Long may he and the LS prosper in their joint enterprise.

Saturday, 10 November 2012

So where were we?

Oh yes.... eating for Britain in South London.

The Lovely Son and Mexican girlfriend C have moved - bravely, given their independent natures - into a flat together, and had invited us to be their first visitors. 

So off we went to Camberwell the other day, bringing meaty foodstuffs from our local farm shop, and enjoying the ethnic diversity that London offers. We especially enjoyed the range of interesting cafes and restaurants not available to us in West Somerset; we planned to eat out at some point.

At some point? Ha. We ate out at every meal. Restraint was not an option with four robust appetites to appease. Day 1: Mexican lunch, art gallery coffee and cake, enormous Turkish dinner (how I love Turkish food!); the next day, English breakfast, cheap and cheerful Vietnamese lunch, Greek bread and pastries to bring home on the train. What piggies we were.

We also trawled charity shops, where a nice little white coat was tried on and obtained for a song, and a volunteer willingly allowed himself to be photographed  - after all, you don't pierce and tattoo yourself and expect not to be looked at.

We visited the Lovely Son's scruffy newly-tidied workshop.

We looked at works in progress.

We walked miles, just looking around. 

We caught up with each other. It was lovely.

And suddenly it was time to make our way to the bus and then to the Tube.

 No prizes for guessing which Tube station.

And on to Paddington. I always wonder what these huge Victorian railway stations must have been like when gas lit. 

We sat on the train amidst hundreds of other people all busy with laptops, iPads or phones, and were back in Somerset by mid-evening. 

Flossie had enjoyed her sleepover with Suzi up the road, and was already in bed. Flossie is clean-living, and likes to be in bed by around 9 pm, but woke up enough to try to convince us that Suzi hadn't given her any dinner, and could we, please?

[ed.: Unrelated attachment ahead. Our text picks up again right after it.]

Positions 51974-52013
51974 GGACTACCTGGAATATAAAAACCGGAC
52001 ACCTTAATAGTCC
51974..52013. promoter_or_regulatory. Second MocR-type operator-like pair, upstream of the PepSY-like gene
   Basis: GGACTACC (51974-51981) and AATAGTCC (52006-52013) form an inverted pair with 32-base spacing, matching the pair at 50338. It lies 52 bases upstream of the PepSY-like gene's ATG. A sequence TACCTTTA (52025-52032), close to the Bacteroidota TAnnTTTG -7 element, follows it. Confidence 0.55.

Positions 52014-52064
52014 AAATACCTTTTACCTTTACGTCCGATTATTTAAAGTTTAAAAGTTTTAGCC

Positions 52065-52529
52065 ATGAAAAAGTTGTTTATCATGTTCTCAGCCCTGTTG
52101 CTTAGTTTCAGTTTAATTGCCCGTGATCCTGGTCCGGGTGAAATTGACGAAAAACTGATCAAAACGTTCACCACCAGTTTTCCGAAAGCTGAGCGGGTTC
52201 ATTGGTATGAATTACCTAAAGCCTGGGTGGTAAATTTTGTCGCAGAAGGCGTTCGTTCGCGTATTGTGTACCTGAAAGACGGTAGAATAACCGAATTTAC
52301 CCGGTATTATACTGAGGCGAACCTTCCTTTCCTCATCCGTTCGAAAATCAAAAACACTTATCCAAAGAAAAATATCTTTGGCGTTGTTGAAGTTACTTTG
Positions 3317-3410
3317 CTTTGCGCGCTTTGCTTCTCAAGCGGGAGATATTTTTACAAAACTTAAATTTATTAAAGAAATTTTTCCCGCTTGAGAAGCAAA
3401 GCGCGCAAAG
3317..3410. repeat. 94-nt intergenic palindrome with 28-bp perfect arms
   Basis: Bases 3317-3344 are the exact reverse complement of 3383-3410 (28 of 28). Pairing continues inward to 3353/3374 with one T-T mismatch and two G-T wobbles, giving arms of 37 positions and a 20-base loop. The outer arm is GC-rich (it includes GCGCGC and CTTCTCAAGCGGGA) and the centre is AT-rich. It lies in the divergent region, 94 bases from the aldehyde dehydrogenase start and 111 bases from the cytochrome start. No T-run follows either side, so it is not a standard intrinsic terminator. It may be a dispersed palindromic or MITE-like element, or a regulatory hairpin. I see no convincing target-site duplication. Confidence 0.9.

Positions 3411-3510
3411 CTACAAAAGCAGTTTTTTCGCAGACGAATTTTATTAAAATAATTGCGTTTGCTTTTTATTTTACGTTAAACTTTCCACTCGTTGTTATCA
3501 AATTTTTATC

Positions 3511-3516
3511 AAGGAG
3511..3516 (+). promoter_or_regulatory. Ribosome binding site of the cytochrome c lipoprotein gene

Oh no, we said; over-eating isn't good for you. Restraint, Flossie; restraint. Hypocrisy lives.....

Friday, 9 November 2012


I wanted to tell you all about our two days in London visiting these two, and eating for Britain, but no time; instead, lookee here! This year's Handmade in Britain Show in Chelsea. Click the link here, go on! 

And then click on Exhibitors, scroll down to OffKut and click that link too.

It's the Lovely Son. My Lovely Son.

And The Gardener met up with the gallery owner to discuss the exhibition of some of his photographs here.

My buttons are bursting with pride. (And with Mexican/Turkish/Vietnamese food, but that's another story and altogether more shamefully-greedy photographs, about which I will show and tell next time.)

Saturday, 3 November 2012

Transit times

Yoghurt pot has two lids. 

Remove both, carefully.

The inner lid is plastic too. If dropped accidentally on the floor, a greed-crazed black labrador could swoop on it, and in a millisecond, swallow it whole.

(Not this particular lid, obviously. Another one, similarly indigestible.)

Slack owner, used to black labradors who eat garbage, fails to worry about this, and then forgets all about it. 

In the days that follow, dreadful labrador stomach turmoil is blamed on blackberries and windfall apples that litter the road. But no.....

Guess how long it would take for that plastic yoghurt pot lid to reappear (unscathed)?

A whole week.

I will spare you the details, but it was perfectly recognisable.

Now guess how much of a lesson black labrador learned from this week of dreadful stomach turmoil?

Exactly. Nothing at all. Next yoghurt pot that was opened, there she was, sitting expectantly, hoping for a (ahem) re-run. Slack owner has learned lesson though, and removes and discards plastic lid with extra care....

Thursday, 1 November 2012

Personal preference

The Gardener is online, listening with great enjoyment to someone playing a harp.

I can't abide the harp.

I happened to mention that when I was very young, I decided that perhaps I'd rather not go to heaven in case I had to hear harp music forever. The Gardener said that his fear was having to go to Peru and having Pan pipes played at him.

Oh well. Perhaps something else.....